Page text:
Jewish perspective

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Publication Type Journal Article
School or College College of Humanities
Department History
Creator Goldberg, Robert A.
Title Jewish perspective
Date 2002
Description OUR TOPIC POSES two key questions. First, what are the pitfalls of writing from within our own religious tradition? Second, what are the advantages? In thinking about the Jewish tradition, my mind conjures up and fixes upon a quotation from Sheriff Wyatt Earp, upholder of law and order in Dodge City, Kansas, and later in Tombstone, Arizona: "The law," he said, "is a funny thing." Similarly, being Jewish and writing from within a Jewish tradition is a funny thing. Jews have no hierarchical structure. We don't really belong to an organized religion. Individual congregations affiliate with different movements-the Reform movement, the Conservative movement, the Orthodox movement, and the Reconstructionists. Ties are loose, nonbinding. Each congregation is a body, a community unto itself. The rabbi's authority in each congregation is simply the power to persuade. When our rabbi in Salt Lake City was asked by a member of the First Presidency: "How far does your authority extend?" the rabbi responded, "Never beyond the kitchen of my own home-and usually not even there.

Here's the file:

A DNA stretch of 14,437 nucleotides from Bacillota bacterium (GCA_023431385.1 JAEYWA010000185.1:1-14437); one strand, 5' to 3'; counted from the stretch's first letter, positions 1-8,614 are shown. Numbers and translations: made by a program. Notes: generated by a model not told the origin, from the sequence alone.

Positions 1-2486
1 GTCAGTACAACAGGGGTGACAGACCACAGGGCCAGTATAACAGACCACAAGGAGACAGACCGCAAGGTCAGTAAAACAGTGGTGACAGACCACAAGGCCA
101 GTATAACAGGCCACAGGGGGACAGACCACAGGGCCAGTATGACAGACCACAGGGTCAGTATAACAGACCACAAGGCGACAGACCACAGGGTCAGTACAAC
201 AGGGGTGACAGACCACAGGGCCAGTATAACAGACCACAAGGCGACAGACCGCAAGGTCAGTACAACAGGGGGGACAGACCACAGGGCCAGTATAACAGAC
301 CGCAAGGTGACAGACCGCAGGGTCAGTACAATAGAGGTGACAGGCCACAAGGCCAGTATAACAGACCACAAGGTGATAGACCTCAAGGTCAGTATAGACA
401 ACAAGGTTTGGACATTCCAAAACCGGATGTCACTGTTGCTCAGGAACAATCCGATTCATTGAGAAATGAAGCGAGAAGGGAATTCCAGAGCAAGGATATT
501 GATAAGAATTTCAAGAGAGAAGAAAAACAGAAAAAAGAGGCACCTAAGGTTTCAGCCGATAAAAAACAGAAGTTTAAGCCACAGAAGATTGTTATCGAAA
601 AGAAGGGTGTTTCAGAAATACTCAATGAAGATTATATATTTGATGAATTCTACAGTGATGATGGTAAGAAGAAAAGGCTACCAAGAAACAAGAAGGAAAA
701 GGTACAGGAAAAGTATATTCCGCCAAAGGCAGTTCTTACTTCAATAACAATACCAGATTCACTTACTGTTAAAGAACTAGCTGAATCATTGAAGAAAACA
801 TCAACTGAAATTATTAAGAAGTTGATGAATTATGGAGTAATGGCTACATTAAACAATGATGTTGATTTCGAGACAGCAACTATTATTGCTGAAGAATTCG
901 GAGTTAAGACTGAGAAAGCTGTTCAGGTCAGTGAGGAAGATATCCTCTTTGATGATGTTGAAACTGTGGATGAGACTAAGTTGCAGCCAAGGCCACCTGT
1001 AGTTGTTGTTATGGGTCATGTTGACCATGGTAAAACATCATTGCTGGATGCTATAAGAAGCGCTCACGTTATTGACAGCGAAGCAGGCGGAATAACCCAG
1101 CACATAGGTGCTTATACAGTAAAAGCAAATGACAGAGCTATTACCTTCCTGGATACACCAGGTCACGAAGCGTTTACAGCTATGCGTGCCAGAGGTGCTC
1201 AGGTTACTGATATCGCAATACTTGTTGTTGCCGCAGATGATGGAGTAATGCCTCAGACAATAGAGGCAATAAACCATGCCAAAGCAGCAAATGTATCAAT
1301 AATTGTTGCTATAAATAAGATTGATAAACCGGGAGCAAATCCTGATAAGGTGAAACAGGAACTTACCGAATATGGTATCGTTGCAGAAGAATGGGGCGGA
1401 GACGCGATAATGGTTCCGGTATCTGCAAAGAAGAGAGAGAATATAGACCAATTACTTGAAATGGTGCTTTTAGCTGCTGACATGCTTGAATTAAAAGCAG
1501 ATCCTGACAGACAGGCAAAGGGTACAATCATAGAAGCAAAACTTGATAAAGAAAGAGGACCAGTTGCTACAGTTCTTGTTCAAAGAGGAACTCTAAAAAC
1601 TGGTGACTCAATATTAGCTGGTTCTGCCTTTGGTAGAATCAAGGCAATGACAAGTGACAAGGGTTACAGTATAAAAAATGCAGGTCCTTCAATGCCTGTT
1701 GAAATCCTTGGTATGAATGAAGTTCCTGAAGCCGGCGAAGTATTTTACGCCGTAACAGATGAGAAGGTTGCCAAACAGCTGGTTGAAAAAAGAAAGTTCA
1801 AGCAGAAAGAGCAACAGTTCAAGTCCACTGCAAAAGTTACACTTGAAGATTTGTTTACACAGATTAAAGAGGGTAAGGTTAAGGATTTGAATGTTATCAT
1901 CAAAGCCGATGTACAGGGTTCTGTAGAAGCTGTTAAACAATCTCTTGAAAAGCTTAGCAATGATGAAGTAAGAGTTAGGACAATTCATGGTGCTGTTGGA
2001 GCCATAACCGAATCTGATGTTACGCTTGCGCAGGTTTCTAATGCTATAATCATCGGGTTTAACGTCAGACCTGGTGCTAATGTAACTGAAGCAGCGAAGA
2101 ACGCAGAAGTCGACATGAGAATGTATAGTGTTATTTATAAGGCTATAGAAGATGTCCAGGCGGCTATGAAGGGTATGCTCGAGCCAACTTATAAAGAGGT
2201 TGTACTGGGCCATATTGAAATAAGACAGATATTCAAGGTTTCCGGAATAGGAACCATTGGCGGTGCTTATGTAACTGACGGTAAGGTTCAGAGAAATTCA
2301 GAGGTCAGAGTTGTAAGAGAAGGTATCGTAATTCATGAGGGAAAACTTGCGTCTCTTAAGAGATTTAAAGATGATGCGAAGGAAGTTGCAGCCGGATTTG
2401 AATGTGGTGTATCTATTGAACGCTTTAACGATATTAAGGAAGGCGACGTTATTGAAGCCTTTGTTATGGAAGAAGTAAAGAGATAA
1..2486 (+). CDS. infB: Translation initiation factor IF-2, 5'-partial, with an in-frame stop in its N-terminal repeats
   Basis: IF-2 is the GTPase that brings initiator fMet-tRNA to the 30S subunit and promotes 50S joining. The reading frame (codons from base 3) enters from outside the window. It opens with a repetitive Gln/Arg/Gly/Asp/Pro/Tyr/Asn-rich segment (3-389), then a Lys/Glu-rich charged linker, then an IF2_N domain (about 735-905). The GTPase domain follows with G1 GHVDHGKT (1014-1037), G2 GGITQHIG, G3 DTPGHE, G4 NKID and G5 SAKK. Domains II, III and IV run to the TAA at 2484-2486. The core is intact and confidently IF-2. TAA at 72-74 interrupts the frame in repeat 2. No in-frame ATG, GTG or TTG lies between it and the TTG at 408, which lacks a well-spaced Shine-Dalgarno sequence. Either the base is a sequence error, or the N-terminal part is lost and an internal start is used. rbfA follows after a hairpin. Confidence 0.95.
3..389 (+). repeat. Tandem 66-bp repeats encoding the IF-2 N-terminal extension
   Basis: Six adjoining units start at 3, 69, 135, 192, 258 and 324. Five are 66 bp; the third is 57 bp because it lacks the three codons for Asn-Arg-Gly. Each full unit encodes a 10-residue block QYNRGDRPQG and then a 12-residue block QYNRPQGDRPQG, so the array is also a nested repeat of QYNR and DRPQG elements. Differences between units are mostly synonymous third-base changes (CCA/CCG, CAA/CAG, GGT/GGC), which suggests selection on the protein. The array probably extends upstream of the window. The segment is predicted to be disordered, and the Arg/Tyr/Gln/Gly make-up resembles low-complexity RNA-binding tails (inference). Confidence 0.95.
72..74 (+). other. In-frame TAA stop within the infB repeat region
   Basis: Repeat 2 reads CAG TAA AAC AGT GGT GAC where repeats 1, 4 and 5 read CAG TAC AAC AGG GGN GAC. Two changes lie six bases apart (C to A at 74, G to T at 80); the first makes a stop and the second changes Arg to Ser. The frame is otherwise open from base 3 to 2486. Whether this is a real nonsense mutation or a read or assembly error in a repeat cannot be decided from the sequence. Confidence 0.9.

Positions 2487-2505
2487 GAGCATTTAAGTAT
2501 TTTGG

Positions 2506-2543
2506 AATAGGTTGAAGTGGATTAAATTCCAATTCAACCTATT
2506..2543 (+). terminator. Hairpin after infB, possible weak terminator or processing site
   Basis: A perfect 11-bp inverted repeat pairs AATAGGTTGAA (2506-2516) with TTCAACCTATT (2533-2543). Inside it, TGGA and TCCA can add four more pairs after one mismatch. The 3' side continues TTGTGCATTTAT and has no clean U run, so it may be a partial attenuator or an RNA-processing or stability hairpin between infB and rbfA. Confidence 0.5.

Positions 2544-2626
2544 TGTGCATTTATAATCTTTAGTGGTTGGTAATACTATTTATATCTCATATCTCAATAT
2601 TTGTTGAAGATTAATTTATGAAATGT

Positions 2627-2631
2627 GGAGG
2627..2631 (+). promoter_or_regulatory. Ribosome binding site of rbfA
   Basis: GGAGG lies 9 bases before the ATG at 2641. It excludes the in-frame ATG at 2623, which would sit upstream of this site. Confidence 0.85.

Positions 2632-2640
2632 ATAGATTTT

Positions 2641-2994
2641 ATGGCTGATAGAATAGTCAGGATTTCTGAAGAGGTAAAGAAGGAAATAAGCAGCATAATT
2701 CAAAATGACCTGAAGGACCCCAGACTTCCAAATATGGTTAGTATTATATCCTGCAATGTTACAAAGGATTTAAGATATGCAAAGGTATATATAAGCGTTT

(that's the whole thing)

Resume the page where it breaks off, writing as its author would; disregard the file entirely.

Type Text
Publisher Mormon History Association
Journal Title Journal of Mormon History
First Page 121
Last Page 129
Dissertation Institution University of Utah
Language eng
Bibliographic Citation Goldberg, R. A. (2002). Jewish perspective. Journal of Mormon History, XXVIII, (Spring), 121-9.
Rights Management (c)Mormon History Association
Format Medium application/pdf
Format Extent 1,052,796 bytes
Identifier ir-main,13346
ARK ark:/87278/s6988rnq
Setname ir_uspace
Date Created 2012-06-13
Date Modified 2021-05-06
ID 707061
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